UFC raises marijuana testing threshold after WADA change


The UFC has decided to raise the marijuana testing threshold for the events they self-regulate, following WADA's decision to do the same.

It looks like one of the more draconian rules that UFC fighters were forced to follow will undergo a big change. After the World Anti-Doping Agency raised the threshold for marijuana drug tests, the UFC has decided to do the same for the events that they self-regulate. In addition to that, Brazil's commission (CABMMA) will do the same, and the Nevada State Athletic Commission is considering the change as well. MMA Junkie explains:

In standing true to their stance on the regulation of cannabis use in the sport, UFC officials have decided to raise the testing threshold for marijuana metabolites from 50 ng/mL to 150 ng/mL – a mark the World Anti-Doping Agency also recently deemed sufficient.

UFC Vice President of Regulatory Affairs Marc Ratner revealed the company's decision during today's meeting of the Nevada State Athletic Commission's Steroid and Drug Testing Advisory Panel, which took place in Las Vegas.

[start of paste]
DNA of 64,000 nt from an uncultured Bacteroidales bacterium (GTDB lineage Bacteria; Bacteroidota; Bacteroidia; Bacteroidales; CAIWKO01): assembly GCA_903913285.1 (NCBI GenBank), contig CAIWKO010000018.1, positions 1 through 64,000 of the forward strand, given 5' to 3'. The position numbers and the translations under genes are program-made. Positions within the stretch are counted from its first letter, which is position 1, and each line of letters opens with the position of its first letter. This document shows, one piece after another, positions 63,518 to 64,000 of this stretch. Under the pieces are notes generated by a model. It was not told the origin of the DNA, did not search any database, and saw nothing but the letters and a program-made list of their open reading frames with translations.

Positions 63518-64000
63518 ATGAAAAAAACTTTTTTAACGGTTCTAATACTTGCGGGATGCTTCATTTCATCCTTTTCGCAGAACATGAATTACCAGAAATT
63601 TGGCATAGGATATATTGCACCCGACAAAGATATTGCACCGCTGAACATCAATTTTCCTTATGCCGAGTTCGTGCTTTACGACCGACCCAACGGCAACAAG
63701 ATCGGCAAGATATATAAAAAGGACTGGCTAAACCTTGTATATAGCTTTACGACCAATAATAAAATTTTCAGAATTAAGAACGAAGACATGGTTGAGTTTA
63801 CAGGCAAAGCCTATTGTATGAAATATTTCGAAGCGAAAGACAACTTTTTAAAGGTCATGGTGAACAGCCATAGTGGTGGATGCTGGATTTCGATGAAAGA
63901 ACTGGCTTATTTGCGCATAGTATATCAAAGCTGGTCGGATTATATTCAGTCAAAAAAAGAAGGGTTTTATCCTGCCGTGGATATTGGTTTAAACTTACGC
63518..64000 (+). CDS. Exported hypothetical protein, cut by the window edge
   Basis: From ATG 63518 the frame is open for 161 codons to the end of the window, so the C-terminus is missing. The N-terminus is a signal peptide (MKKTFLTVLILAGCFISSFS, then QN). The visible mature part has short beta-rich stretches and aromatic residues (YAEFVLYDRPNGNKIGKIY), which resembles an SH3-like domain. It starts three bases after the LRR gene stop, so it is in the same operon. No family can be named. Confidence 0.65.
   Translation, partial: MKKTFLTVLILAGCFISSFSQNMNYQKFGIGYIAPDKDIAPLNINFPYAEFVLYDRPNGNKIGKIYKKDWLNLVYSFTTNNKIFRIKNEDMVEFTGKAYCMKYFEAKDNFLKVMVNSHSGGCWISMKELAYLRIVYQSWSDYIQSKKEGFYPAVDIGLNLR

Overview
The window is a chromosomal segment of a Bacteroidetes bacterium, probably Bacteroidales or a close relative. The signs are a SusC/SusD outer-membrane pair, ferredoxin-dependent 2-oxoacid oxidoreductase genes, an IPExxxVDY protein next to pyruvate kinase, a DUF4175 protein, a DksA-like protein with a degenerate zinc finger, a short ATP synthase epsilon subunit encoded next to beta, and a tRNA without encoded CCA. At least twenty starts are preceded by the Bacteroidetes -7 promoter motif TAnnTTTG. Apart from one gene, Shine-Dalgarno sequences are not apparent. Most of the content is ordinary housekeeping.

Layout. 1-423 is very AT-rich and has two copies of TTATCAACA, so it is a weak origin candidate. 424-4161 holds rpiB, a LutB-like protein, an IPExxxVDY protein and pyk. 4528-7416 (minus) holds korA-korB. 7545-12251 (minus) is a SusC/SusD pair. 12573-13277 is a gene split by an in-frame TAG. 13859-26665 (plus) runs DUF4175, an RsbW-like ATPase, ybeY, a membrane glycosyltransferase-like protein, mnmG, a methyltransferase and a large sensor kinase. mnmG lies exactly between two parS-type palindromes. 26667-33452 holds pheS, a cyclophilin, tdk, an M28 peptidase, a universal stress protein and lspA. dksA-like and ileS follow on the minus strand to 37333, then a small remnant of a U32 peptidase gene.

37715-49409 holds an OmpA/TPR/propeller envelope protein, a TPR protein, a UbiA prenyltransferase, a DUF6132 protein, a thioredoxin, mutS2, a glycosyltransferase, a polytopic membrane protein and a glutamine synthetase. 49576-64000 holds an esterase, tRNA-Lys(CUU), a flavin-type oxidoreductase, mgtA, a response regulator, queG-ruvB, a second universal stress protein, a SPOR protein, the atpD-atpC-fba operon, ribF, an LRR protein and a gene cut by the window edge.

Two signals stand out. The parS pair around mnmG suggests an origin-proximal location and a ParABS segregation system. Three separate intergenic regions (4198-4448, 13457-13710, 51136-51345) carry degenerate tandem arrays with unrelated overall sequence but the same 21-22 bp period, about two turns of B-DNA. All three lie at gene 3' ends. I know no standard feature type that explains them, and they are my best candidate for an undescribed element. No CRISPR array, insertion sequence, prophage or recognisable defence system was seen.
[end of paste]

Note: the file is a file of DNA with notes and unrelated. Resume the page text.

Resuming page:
"When we self-regulate around the world, we are going to go the WADA standard of 150," Ratner said. "So we're starting that immediately."

I had actually thought the original UFC standard was 15 ng/ml, which was the WADA standard beforehand. They raised theirs tenfold. Either way, 150 ng/ml is a lot higher and it means that fighters won't have to worry as much about this. According to the article, NSAC is considering making PED revisions as well:

The NSAC's Steroid and Drug Testing Advisory Panel also discussed potential suggestions for revisions to the commission's policy on performance-enhancing drugs, including testosterone and steroids. The committee is expected to draft an official recommendation in the next few weeks in hopes of bringing those to the full commission in July.

Among the changes being considered are lowering the acceptable level of an athlete's testosterone-to-epitestosterone levels from 6-to-1 to 4-to-1, the addition of testing for human chorionic gonadotropin (hCG), recommendations to require a hematologic passport (or hematocrit) and the requirement for out-of-competition tests to include both urine and blood samples.

No matter what, this is a good day for the sport. Marijuana is obviously not a performance enhancer, and their ability to go along with WADA so quickly should be commended. I'm sure Pat Healy feels like it might have come along a little too late though.

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